Content by Daniel Peake
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That was Ann Brendel’s reaction when Jack, her only child, was diagnosed with autism at the age of three.
People with Parkinson’s disease often can’t differentiate between a sweet smile or an angry grimace, a warm welcome or a rude remark. And one of the major treatments may be making this worse, according to new research.
Meet Camelia Kuhnen, neuroeconomist. You may not have heard of her yet, but her work is even more intriguing than her title.
The 31-year-old wunderkind of money and mind is a pioneer in the promising new field of neurofinance – a seemingly odd fusion of economics with neuroscience and psychology.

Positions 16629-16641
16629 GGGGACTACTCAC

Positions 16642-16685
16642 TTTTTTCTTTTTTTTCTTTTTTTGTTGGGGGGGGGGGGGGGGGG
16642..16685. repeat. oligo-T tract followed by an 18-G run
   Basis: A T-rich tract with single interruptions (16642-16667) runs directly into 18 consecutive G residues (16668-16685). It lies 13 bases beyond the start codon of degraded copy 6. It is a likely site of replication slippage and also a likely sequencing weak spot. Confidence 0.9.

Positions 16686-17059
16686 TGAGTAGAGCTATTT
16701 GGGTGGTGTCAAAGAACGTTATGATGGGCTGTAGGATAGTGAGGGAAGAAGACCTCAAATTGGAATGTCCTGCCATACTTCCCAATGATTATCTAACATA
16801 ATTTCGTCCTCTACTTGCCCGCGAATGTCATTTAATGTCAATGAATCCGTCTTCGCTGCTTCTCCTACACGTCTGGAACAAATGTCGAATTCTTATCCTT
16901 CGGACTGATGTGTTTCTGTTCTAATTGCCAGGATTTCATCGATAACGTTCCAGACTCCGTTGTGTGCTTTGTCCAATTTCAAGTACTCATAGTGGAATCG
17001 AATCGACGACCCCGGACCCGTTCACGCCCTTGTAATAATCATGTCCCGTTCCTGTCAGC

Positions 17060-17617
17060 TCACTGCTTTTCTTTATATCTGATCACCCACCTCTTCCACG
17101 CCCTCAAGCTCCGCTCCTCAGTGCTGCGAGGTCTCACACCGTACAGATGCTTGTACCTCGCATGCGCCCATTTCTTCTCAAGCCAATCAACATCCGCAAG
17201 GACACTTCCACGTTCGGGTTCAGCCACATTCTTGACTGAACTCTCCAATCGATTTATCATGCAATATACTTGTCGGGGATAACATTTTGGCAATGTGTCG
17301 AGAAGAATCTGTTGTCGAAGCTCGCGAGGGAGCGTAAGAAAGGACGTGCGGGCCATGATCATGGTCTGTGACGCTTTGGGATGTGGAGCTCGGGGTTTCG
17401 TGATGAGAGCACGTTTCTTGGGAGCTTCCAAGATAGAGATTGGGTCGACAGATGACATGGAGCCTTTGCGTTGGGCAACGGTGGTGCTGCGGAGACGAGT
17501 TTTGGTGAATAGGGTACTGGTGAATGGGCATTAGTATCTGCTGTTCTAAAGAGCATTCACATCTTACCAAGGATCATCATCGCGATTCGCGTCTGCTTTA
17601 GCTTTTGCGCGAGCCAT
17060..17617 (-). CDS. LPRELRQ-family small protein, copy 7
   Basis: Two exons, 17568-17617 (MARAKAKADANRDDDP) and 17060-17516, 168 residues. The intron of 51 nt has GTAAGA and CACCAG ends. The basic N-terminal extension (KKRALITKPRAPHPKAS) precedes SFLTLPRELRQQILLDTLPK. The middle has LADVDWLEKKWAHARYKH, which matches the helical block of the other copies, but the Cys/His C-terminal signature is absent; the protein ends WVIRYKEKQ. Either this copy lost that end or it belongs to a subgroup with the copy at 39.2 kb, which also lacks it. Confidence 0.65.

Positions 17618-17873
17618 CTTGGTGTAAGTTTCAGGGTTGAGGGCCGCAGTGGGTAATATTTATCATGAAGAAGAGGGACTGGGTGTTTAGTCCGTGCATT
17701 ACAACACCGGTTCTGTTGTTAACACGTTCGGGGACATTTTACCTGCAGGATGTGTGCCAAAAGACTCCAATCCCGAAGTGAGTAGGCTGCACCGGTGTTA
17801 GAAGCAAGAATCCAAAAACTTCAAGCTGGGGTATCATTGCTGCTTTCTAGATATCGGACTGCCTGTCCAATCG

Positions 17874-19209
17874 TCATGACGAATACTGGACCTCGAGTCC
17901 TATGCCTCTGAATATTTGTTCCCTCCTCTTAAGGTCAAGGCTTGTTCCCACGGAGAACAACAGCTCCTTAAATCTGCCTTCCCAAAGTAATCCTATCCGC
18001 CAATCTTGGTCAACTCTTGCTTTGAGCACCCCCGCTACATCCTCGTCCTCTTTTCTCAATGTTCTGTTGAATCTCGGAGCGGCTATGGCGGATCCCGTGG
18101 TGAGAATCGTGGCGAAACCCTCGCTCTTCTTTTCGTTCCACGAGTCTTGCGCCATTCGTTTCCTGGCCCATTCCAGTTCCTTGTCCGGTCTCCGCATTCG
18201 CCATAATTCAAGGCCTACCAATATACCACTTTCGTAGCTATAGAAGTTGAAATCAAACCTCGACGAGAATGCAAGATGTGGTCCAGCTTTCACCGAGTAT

Kuhnen, who grew up in Romania, has been working in this field since she was an undergraduate at MIT. She earned a PhD in finance from Stanford and became an assistant professor of finance at Northwestern University in 2006.
Developments in electrical stimulation treatment for the brain may offer hope to people suffering from a variety of disorders.
The technique can ease symptoms of depression, epilepsy, obsessive-compulsive disorder, headaches, chronic pain and stroke that have not responded well to other treatments, according to new and increasing research.